The debtors indicated on Dec. 19 that they were conducting a “feverish” search for DIP lenders and asset purchasers but on Dec. 22 noted that the Nicaraguan government is making their life difficult. Judge Wiles suggested that maybe the debtors could ask him to do something about that if they wanted to reorganize as a going concern but that in a liquidation for lenders that is not his problem.

What strikes us most about Judge Wiles’ treatment of the Mercon Coffee DIP is not so much his rejection of standard DIP tropes but the underlying rationale: If prepetition secured lenders want the benefits of a chapter 11 proceeding, they have to bear some of the risks. Radical, we know, but rarely recognized in this age of heads-the-lender-wins, tails-everyone-else-loses bankruptcy proceedings.

DSG / Sinclair Decision

In October we suggested that Judge Christopher Lopez’s extension of exclusivity in the Diamond Sports Group case illustrated the tendency of those calling balls and strikes to avoid making what they see as outcome-determinative decisions. We hinted that judges, like umpires, tend to avoid making pivotal decisions unless the correct call is truly obvious.

On Dec. 15, Judge Lopez provided further evidence for this hypothesis when he denied Sinclair Broadcast Group’s potentially dispositive motion to compel the debtors to assume or reject a management services agreement, or MSA, with the debtors’ owner/former milkmaid without addressing the real issue at hand: how much Sinclair is owed for ongoing postpetition services that qualify as administrative expenses.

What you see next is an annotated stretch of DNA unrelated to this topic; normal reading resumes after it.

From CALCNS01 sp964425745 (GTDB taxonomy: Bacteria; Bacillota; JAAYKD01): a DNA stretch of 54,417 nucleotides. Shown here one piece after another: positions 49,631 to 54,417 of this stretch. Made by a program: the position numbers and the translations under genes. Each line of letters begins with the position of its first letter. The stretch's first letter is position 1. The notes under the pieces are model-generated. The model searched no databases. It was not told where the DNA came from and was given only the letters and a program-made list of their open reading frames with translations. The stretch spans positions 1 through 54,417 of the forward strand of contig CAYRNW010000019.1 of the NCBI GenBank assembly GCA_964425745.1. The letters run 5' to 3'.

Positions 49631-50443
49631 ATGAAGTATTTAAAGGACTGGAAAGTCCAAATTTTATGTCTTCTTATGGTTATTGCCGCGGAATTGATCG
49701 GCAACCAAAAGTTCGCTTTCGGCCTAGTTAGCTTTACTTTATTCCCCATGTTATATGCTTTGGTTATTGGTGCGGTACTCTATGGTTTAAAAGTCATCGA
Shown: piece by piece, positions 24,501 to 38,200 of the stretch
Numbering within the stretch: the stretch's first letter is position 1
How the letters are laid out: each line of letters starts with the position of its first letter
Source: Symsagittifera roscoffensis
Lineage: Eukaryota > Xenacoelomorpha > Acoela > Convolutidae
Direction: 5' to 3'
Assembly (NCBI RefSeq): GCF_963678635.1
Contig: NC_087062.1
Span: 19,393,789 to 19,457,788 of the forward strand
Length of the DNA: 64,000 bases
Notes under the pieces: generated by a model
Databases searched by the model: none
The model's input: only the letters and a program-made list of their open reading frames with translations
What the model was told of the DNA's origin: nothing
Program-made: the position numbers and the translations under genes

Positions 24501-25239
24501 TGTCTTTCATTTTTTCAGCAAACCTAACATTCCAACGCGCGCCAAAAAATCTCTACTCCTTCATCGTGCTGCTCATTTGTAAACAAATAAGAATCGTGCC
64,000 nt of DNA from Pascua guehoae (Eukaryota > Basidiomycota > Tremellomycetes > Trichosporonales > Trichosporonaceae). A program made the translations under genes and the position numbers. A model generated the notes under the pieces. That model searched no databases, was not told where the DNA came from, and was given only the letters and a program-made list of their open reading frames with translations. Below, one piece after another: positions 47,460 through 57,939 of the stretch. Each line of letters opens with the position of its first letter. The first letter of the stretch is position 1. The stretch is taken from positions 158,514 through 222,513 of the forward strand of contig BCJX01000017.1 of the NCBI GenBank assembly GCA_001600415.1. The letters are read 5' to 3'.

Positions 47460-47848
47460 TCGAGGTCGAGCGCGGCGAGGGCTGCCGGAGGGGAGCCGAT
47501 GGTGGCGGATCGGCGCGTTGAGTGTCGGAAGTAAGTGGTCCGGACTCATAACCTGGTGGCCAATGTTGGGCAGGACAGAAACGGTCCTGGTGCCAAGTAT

If this sounds to you like a replay of the MLB postpetition payment fight, we don’t blame you. Recall that, back in June, Judge Lopez ordered the debtors to pay MLB clubs the full contractual rights fees due under their agreements with the debtors’ regional sports networks on a current basis, finding that the debtors failed to prove that the clubs should be paid less than full value on their administrative claims during the case.